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First Aid for Eye Injuries in War and Disaster

December 12, 2022 - read ≈ 7 min



Daniel Hu

Warren Alpert Medical School of Brown University; Massachusetts Eye and Ear


Magdalena Krzystolik, MD

Warren Alpert Medical School of Brown University; Massachusetts Eye and Ear

Roberto Pineda II, MD

Massachusetts Eye and Ear

Susannah Rowe, MD, MPH, FACS

Boston Medical Center



The priority is the safety of the injured and the first aid personnel.

1. Remove the person from the danger zone and seek safe shelter.

2. Assess for ABC’s. If needed, start CPR.

  • Airway. Struggling, obstructed, gasping
  • Breathing. Lack of breath sounds or chest rising and falling
  • Circulation. No pulse, no heart sounds

3. Assess for potential life-threatening injuries and address.

  • Severe bleeding
    • Stop or slow the bleeding before proceeding.
  • Suspected brain or spinal cord injury; paralysis and/or lack of sensation
    • Stabilize the person’s head and spine before moving them.

4. Secure the eye.

  • Do not remove protruding foreign bodies.
  • Shield eye.
  • Prevent
    • Touching
    • Rubbing
    • Bumping

5. Assess mechanism of injury and determine need to transport to nearest health care.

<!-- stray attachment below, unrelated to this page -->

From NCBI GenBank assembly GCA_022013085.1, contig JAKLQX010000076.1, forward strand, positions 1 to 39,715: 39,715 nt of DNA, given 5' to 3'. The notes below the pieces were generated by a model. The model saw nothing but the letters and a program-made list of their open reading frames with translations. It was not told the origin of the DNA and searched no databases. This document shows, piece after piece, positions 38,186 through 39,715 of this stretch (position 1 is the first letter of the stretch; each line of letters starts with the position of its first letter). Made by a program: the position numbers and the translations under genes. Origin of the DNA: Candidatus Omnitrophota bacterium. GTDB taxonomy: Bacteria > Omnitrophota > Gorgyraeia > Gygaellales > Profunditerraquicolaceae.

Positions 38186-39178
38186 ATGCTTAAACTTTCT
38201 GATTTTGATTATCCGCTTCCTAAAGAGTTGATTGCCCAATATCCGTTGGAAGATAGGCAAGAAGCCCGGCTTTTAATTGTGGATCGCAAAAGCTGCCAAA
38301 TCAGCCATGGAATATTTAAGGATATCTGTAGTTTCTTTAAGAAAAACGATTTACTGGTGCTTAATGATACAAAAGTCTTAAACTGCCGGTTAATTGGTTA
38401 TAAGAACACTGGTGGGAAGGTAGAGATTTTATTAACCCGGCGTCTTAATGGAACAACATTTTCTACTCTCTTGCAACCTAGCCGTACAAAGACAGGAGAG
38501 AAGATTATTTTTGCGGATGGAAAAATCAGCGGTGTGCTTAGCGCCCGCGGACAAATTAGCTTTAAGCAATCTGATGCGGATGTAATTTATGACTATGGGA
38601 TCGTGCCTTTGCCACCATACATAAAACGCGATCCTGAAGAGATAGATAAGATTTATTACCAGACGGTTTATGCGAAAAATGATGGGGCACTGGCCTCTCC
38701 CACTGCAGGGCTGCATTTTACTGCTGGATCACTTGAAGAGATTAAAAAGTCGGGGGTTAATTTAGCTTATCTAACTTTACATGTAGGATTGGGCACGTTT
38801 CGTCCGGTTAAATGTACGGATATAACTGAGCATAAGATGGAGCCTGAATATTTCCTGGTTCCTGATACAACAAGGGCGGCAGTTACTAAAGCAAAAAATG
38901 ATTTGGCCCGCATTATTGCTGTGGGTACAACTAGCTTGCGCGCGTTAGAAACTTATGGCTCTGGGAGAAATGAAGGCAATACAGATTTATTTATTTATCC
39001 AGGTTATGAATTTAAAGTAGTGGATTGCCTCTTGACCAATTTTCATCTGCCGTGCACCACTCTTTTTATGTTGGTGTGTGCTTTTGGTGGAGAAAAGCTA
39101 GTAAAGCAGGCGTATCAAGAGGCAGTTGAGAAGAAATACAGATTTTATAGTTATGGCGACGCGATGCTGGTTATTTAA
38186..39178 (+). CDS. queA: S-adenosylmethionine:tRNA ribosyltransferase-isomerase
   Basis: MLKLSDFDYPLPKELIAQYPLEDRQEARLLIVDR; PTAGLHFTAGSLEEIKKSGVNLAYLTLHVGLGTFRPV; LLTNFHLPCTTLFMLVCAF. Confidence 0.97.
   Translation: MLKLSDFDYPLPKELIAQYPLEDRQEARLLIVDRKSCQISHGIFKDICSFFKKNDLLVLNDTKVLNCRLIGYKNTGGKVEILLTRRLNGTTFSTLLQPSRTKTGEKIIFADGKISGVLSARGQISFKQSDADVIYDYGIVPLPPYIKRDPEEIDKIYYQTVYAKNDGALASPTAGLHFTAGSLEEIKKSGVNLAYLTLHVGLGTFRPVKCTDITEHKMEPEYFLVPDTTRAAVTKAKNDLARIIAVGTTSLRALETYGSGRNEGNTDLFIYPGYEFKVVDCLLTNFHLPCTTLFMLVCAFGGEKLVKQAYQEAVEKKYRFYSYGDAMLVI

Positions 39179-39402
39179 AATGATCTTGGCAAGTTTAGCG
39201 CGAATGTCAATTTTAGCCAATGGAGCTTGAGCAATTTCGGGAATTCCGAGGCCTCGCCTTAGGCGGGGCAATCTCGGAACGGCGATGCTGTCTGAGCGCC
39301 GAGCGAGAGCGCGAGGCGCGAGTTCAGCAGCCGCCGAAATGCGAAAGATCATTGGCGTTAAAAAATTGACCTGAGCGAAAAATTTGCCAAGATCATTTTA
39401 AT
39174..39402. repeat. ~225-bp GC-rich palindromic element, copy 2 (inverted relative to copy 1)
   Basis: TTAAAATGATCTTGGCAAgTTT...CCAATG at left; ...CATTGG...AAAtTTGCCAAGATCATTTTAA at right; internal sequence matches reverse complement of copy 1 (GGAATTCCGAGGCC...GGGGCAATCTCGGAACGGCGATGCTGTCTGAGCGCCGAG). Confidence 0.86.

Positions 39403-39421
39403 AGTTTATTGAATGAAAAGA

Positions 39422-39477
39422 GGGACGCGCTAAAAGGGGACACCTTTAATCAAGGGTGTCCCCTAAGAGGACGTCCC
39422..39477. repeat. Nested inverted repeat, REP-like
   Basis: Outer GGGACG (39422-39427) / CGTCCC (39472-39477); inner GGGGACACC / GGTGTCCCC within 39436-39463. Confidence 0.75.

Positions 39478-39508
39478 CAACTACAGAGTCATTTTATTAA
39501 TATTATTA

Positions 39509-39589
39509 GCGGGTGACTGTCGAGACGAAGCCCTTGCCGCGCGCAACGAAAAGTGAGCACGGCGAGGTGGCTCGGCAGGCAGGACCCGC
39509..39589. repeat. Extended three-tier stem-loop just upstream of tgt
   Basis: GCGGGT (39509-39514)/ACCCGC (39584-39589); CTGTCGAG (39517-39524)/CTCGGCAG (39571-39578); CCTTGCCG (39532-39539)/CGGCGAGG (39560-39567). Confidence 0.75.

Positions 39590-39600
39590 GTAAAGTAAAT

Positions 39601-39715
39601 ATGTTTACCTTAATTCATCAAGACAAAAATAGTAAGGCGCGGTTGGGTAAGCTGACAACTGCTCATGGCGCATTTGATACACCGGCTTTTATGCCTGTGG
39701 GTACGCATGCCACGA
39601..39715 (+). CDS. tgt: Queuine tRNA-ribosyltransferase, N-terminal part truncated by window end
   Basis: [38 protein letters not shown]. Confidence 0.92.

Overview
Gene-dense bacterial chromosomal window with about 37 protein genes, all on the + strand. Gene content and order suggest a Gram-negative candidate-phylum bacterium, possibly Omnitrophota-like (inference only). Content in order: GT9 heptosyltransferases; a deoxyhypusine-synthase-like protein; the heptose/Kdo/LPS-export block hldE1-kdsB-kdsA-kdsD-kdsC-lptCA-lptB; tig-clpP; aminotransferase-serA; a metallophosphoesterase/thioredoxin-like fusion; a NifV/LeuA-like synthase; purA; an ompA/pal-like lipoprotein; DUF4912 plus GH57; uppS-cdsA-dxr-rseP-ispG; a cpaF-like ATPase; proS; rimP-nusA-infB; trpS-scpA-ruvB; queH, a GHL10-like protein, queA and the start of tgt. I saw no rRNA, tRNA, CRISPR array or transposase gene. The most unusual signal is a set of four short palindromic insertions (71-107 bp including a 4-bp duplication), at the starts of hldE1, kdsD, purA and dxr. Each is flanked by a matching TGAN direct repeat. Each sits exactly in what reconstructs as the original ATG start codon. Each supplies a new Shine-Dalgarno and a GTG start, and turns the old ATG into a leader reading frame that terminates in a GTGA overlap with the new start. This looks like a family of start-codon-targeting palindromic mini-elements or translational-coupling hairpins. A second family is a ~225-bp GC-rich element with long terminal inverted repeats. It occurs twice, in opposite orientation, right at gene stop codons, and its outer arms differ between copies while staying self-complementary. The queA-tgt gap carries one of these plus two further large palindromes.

First Aid – Eye DO’s

The first aid response to all eye injuries are similar. Follow these steps.

  • DO flush with clean water or saline if chemical burn or small debris is suspected.
    • Dilute chemicals and remove loose topical debris.
    • Use copious amounts of clean water or saline water if available. Use > 2 liters for a suspected chemical burn.
    • Have injured person open their eyes and blink frequently but do not try to forcefully open eye.
    • Leave visible debris or foreign bodies in place unless it easily rinses away.
Image 1: Flush the eye with clean water
  • DO perform a preliminary exam.
    • Vital sign for the eye is vision.
    • Be gentle.
      • Avoid pressure on eye or eyelids.
  • DO shield and secure.
    • Protect ocular surface and secure with a rigid barrier for the eye.
    • Apply topical ophthalmic antibiotics if available.